Acknowledging a sex addiction, however, may be just the first step in getting better.
"The biggest problem with sex addiction is that if you are an alcoholic you can go cold turkey and quit," Kerner said. "If you're addicted to drugs, you can stop taking those drugs. If you are a sex addict and you're married, you're not likely to become a monk or a eunuch. You have to return to the activity that is a trigger for your addiction."
For a sex addict, "recovery" could mean no sex outside of marriage. Alternatively, it may mean no longer viewing pornography, or being able to last the work day without logging into a sex-related chat room.
If indeed Woods is seeking treatment at Pine Grove, Kerner said, he will eventually face the challenge of distinguishing "between the kind of sex that is unhealthy and the kind of sex that is truly about nurturing an intimate relationship" with a loved one.
"The first thing that he is going to do is 'detox' and be removed from any type of activity that causes him to think about sex," he said, adding that those in treatment are likely to undergo both psychoanalytic therapy to determine the cause of his addiction and cognitive behavioral therapy, which will reveal what triggers unhealthy sexual behaviors.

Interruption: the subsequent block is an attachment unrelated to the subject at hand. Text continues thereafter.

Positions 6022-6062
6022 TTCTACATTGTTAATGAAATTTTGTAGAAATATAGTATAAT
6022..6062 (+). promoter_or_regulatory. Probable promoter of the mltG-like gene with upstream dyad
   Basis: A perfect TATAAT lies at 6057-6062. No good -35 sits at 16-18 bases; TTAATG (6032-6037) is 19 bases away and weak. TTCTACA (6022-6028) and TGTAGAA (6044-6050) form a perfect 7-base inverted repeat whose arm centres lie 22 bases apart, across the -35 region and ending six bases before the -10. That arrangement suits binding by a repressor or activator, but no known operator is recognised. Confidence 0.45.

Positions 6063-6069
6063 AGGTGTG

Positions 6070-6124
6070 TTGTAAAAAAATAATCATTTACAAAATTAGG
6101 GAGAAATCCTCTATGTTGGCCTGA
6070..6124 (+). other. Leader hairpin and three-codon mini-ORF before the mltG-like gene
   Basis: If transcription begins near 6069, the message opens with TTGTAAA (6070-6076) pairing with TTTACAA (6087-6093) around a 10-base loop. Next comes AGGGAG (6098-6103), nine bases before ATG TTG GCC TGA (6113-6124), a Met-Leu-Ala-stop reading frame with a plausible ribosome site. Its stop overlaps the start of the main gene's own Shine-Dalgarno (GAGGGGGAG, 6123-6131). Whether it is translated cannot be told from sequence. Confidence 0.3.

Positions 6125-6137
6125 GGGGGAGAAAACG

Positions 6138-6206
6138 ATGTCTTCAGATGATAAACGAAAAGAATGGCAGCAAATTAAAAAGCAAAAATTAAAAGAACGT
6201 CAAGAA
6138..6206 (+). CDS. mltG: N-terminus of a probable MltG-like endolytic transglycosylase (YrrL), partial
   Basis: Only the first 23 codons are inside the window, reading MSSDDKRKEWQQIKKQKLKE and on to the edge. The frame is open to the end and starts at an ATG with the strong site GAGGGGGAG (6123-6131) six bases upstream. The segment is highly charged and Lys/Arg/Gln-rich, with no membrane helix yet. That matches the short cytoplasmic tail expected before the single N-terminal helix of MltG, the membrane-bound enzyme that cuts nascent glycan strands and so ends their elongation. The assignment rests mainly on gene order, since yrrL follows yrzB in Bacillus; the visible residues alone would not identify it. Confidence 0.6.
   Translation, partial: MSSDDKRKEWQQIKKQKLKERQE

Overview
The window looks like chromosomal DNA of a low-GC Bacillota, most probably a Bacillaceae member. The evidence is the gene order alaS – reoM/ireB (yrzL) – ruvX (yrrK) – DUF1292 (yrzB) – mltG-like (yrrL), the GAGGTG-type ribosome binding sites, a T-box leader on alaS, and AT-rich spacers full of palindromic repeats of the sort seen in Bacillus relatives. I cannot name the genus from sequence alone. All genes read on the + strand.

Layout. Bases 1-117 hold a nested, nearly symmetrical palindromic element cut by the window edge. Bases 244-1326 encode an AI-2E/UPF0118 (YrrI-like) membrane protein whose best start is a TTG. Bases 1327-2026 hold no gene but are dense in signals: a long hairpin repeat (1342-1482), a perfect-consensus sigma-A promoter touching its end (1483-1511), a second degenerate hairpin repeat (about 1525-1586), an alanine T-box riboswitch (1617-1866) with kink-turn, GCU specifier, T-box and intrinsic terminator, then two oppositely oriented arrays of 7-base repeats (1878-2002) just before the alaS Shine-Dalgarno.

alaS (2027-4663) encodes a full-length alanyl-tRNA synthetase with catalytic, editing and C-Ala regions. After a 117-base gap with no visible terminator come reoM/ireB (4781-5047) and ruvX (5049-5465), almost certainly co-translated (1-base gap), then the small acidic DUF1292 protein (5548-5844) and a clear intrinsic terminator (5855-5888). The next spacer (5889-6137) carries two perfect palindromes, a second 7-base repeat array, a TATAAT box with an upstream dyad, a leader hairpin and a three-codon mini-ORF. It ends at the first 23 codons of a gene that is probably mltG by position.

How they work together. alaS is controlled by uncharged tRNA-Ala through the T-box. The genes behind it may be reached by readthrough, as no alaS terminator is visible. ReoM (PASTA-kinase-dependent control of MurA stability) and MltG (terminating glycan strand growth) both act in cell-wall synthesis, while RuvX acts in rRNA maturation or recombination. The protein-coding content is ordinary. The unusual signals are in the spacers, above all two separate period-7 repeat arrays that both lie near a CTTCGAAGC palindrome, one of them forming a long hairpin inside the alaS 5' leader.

Denizet-Lewis said that for sex addicts, making the effort to get treatment is the first step toward recovery.
"It's hard to imagine the incredible humility that it takes to say, 'I can't control my sexual behavior, and a really need help.' It's scary," he said. "Recovery from sex addiction is a daily challenge. I'm doing well now, but I could slip up tomorrow if I'm not careful."